You were a huge fan of a cult-favorite TV show a few years back. Due to the dismal ratings, said show was short-lived on TV. A few years later, you find out about a way to help make that favorite show into a movie via an online pledge drive. You are so STOKED for the TV show to come back as a movie you become a supporter. Contributing $50 to the cause without thinking twice, you have become the latest player in a string of corporate projects being supported via crowdfunding.
What is crowdfunding? According to Wikipedia, crowdfunding is “is the collective effort of individuals who network and pool their money, usually via the Internet, to support efforts initiated by other people or organizations.” Crowdfunding has popped up through various sites like Kickstarter.com and Indiegogo.com, two major crowdfunding websites that are used in the United States.
One of the most successful crowdfunding projects was for the creation of a Veronica Mars film. Veronica Mars was a cult TV show that was short-lived but has a strong fan base. A Kickstarter was created by Rob Thomas, the show’s creator, with a goal of $2 million dollars. The outpouring of financial contributions for this Kickstarter was so strong that the Kickstarter exceeded the goal by $3.7 million dollars. Now keep in mind that no contribution level entitled the financial backer to any portion of future profits, meaning that all contributions were essentially “pre-sales”, not investments. These contributions were pre-sales to a large company, Warner Brothers, who is likely to make a pretty penny off the film since they didn’t have to front any of the costs to make it.
Two more major movie makers came to crowdfunding,with Zach Braff raising $3.1 million for a Garden State sequel and Spike Lee raising $1.29 million for his next as-yet-untitled film. The success of these established Hollywood filmmakers using crowdfunding is not without criticism however. James Franco, who used crowdfunding himself to raise money for his own novel to be produced and directed by up-and-coming filmmakers, stated that he feels crowdfunding is there to “give a chance to talented people that deserve it but maybe wouldn’t have the opportunity to otherwise.” Film director Kevin Smith echoes a similar thought regarding crowdfunding for the possibility of a Clerks III, saying “I love the idea [of crowdfunding] and I want to do it so desperately, but I think I’ve missed the window based on the fact that I do have access to materials, I do have access to money…I feel like I should leave it for cats who need it at this point.”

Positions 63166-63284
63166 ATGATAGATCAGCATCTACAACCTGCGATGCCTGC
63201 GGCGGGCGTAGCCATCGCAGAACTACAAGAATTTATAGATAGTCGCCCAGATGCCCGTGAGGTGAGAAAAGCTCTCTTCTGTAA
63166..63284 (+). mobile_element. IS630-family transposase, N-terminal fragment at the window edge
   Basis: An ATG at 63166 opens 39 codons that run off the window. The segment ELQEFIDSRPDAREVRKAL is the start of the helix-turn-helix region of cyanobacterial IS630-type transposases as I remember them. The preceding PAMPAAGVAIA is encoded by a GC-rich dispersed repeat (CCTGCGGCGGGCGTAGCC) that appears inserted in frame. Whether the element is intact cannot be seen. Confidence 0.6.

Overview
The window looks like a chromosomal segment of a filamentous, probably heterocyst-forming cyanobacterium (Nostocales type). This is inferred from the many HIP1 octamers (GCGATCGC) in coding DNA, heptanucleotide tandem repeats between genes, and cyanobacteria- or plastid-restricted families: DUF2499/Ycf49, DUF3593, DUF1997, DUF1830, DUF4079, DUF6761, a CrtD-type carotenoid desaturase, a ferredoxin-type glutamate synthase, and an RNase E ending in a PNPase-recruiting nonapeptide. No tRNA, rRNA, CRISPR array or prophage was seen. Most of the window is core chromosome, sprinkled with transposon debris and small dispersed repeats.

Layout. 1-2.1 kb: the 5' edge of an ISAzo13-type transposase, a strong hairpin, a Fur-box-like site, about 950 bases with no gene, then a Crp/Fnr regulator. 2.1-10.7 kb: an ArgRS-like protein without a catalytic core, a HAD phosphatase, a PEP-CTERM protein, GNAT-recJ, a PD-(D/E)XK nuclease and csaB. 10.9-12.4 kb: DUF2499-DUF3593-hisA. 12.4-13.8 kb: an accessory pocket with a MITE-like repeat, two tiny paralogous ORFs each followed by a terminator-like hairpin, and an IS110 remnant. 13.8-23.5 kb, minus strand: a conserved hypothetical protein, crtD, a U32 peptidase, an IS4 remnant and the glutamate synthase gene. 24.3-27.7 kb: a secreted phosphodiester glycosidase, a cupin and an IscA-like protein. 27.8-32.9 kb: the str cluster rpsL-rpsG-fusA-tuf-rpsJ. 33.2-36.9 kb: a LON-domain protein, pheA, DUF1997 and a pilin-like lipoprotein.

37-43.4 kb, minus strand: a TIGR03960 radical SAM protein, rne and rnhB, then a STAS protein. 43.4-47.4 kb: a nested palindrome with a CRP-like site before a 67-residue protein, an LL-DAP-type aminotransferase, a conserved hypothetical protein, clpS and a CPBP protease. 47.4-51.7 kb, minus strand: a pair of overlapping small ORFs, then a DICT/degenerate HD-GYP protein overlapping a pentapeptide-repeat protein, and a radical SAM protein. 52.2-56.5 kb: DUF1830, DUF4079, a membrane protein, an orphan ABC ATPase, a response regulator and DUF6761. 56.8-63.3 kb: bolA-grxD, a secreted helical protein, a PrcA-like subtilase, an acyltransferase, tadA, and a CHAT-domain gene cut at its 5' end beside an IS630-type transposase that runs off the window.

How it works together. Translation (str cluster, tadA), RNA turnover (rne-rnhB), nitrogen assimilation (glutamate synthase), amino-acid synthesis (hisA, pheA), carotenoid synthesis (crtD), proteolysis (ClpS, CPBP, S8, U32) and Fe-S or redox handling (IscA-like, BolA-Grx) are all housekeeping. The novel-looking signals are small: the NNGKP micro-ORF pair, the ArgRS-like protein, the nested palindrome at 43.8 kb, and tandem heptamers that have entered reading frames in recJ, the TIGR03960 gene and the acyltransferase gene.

Never to take criticism without rebuttals, Spike Lee spoke out against his critics of him using Kickstarter to raise money for a film even though he has access to money as an established filmmaker. In the age we live in, where often the only films making it to major theater release are blockbusters action films, Spike Lee claims that crowdfunding is the only way he can continue to make good movies in a film world dominated by major movie studios with little interest in good stories. Kickstarter came out in defense of Spike Lee and the other successful Hollywood crowdfunding projects, claiming that the publicity that the established Hollywood filmmakers brought to crowdfunding has actually increased funding of independent projects. Since Spike Lee’s Kickstarter, $1 million in additional money has been pledged to 6,000 additional Kickstarter projects.
Crowdfunding is not limited to filmmakers alone and plenty of other established-in-their-field acts have had success and criticism for their use of crowdfunding. With it’s widespread popularity, I see crowdfunding as here to stay. But the crowdfunding by famous people with money for their pet projects does need to be done carefully. As The Onion’s AV Club states, “There’s nothing wrong with going to fans for help, but it’s a fine line between asking for encouragement and being exploitative.”
Have you ever supported anyone on a Kickstarter or Indiegogo project? If so, what was it? What are your thoughts on folks with access to money and/or power using their fan base to finance their next project?
Image from flickr, Author source: Amy Tripp Myers